Periodicals; Mormons; Religious thought; Philosophy and religion
Independent national quarterly established to express Mormon culture and examine the relevance of religion to secular life. It is edited by Mormons who wish to bring their faith into dialogue with human experience as a whole and to foster artistic and scholarly achievement based on their cultural heritage. The journal encourages a variety of viewpoints; although every effort is made to insure accurate scholarship and responsible judgment, the views expressed are those of the individual authors and are not necessarily those of the Mormon Church or of the editors.
Dialogue Foundation, 900 Hilgard Avenue, Los Angeles, California 90024
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Rees, Robert A.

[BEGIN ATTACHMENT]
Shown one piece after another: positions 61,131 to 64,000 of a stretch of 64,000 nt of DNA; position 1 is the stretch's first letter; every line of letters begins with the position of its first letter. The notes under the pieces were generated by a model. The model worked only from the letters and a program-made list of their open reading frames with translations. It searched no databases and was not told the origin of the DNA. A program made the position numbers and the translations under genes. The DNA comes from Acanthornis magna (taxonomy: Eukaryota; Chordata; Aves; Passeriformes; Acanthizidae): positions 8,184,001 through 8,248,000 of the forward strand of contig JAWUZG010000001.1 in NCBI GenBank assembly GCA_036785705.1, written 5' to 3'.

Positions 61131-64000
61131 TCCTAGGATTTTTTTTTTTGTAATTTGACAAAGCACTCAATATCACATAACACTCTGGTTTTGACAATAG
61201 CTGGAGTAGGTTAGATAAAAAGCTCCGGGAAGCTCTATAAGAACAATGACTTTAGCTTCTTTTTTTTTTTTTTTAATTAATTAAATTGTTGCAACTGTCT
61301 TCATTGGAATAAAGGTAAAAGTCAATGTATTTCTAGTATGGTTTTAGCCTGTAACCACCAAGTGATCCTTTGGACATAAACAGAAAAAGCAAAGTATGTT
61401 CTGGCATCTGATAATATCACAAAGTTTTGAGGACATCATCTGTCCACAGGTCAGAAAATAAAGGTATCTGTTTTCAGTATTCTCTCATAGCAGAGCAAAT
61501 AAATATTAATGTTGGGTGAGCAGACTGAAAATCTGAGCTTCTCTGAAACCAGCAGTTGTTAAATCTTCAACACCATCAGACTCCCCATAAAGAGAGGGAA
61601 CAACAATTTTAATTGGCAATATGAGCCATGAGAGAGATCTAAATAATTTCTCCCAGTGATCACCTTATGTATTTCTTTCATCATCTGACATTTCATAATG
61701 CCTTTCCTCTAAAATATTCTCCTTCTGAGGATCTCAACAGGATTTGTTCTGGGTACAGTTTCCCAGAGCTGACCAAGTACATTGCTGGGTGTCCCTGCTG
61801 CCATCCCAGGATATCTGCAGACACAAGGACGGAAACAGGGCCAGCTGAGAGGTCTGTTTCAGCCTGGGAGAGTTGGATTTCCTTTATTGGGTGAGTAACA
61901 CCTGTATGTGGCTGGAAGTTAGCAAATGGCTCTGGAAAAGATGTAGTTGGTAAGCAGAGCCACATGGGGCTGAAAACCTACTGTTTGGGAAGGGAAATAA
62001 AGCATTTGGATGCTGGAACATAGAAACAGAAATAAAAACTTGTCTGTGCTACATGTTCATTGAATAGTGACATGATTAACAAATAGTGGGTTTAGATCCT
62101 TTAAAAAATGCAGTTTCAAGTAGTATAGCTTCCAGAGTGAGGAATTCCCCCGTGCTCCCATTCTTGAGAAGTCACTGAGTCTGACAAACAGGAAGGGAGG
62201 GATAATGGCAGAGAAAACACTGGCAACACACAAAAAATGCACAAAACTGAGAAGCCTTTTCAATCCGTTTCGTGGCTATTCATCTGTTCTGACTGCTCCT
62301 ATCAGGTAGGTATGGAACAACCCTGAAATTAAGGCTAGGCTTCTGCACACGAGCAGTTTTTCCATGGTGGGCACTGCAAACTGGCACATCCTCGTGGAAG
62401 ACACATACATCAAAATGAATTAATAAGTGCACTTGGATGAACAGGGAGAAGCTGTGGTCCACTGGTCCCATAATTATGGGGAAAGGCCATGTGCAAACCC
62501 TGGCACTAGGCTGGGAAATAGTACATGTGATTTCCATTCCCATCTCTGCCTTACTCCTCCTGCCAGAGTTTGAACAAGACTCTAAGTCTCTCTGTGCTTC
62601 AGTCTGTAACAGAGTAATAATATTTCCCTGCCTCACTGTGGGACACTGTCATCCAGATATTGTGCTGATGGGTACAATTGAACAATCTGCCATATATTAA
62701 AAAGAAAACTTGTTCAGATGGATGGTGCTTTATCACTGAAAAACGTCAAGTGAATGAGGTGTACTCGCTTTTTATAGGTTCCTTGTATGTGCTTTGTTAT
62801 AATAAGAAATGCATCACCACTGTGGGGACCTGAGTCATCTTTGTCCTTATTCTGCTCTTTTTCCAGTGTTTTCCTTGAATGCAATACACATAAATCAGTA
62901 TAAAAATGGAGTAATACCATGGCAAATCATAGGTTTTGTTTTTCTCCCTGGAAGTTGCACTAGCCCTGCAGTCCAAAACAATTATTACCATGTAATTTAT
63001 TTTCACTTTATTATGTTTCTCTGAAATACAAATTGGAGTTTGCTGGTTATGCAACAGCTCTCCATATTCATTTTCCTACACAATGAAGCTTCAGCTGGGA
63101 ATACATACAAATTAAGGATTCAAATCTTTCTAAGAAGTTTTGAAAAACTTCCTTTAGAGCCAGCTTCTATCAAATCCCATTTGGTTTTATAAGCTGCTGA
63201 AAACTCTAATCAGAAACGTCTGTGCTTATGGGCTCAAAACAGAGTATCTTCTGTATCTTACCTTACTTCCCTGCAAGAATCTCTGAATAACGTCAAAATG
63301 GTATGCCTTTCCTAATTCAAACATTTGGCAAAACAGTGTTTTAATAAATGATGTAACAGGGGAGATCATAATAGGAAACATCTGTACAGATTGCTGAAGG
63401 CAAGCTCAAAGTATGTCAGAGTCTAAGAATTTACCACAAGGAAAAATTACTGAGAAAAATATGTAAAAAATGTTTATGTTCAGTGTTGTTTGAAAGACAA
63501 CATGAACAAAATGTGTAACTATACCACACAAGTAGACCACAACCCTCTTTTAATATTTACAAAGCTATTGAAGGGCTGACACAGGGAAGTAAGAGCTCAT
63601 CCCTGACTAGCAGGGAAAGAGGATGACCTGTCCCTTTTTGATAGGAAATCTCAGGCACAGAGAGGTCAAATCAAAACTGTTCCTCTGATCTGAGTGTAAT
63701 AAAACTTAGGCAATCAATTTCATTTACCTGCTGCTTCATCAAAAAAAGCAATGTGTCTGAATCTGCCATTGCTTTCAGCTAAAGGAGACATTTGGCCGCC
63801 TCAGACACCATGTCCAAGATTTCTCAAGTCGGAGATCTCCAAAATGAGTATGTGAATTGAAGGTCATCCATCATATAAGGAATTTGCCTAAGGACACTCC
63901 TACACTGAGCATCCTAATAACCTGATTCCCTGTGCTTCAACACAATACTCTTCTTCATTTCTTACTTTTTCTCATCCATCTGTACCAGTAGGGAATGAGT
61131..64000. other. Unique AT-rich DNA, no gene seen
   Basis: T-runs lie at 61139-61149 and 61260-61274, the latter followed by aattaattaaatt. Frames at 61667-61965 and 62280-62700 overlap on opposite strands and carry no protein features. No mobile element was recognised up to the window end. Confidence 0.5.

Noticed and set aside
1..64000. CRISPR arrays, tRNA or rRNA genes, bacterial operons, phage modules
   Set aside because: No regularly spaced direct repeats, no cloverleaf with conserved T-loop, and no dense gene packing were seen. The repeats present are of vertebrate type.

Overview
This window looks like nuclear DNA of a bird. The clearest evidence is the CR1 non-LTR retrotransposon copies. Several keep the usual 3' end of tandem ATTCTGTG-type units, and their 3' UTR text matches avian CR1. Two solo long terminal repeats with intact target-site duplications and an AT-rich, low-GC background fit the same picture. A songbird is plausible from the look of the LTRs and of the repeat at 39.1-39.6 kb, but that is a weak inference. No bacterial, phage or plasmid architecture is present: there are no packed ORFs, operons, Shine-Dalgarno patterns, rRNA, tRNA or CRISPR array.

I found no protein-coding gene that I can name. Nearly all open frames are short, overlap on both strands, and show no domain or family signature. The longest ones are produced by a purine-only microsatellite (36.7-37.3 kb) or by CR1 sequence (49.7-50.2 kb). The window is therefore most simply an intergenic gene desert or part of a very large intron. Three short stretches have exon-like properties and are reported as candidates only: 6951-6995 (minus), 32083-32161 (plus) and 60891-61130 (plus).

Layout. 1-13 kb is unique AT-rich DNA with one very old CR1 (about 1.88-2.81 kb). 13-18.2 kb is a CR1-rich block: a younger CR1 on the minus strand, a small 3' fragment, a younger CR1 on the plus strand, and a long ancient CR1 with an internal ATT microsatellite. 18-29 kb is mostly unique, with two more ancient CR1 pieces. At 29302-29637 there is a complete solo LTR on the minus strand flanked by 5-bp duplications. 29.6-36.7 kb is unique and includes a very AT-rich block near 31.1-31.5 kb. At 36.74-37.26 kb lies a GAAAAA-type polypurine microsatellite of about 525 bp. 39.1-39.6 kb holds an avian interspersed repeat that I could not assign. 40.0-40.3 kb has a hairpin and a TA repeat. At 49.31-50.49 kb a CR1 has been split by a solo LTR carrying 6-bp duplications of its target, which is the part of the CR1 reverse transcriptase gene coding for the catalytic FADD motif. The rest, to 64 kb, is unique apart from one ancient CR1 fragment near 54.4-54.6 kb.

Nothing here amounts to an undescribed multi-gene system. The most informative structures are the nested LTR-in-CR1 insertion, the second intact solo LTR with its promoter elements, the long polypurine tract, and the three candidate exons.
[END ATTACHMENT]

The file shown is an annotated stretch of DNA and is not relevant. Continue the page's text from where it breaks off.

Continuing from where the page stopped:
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102 I Dialogue would amount to a damn if they did not get some people with independence in there who had real ideas and would come out and express themselves. If they were going to rehash old stuff, they would not hold the young people. I told them I thought that Dialogue had caught'the attention of more people and had more influence than our own Church magazines did. It has some of the kind of independence that I think is a good thing. I think it is walking a very dangerous road and could easily go sour, but so far it has been good. And I told them that if they left out people like Brother Wheelwright, who had been working with the Instructor, they would be making a big mistake, and so on. I gave them quite a bit of very fine advice and I damned a little Avhen I wanted to and when I got through, Brother Evans said, "I do not know anyone who characterizes the idea of independence any more than you do; are you applying for the job?" I said, "No, I am not applying for the job, but I think I have given good advice/' Everyone was very nice to me. I did not have any feeling, even after I had been there, that there was anything wrong, and thought that they must have a high opinion of my wisdom. When I got back to my office, my secretary asked, "Where have you been?" I said I had been down to that Church magazine meeting. She said, "That is this afternoon at two o'clock." What is so funny is not that I made a mistake, but that I was so insensitive as to not realize it. I did not go to the two o'clock meeting. I felt I had done my work. Brother Evans got up in that meeting and, I am told, said that they had had a meeting in the morning and that very useful advice had been supplied by Brother Eyring. He did not say I had not been invited. I am amazed at the graciousness of the brethren in making me feel I belonged, when any one of them might well have been annoyed. They are a most urbane group. On my part, there was no holding back; I just tried to help them all I could. Kimball: The scientist sometimes finds himself in the middle on things like the age of the earth controversy. What has been your experience? Eyring: When President Joseph Fielding Smith's book, Man, His Origin and Destiny, was published, someone urged it as an Institute course. One of the Institute teachers came to me and said, "If we have to follow it exactly, we will lose some of the young people." I said, "I don't think you need to worry." I thought it was a good idea to get the thing out in public, so the next time I went to Sunday School General Board meeting, I got up and bore my testimony that the world was four or five billion years old, that the evidence was strongly in that direction. That week, Brother Joseph Fielding called and asked me to come in and see him. We talked for about an hour. He explained his views to me. I said, "Brother Smith, I have read your books and know your point of view, and I understand that is how it looks to you. It just looks a little different to me." He said as we ended, "Well, Brother Eyring, I would like to have you come in and let me talk with you sometime when you are not quite so excited." As far as I could see, we parted on the best of terms. I would say that I sustained Brother Smith as my Church leader one hundred percent. I think he was a great man. He had a different background and training on this issue. Maybe he was right. I think he was right on most things and if you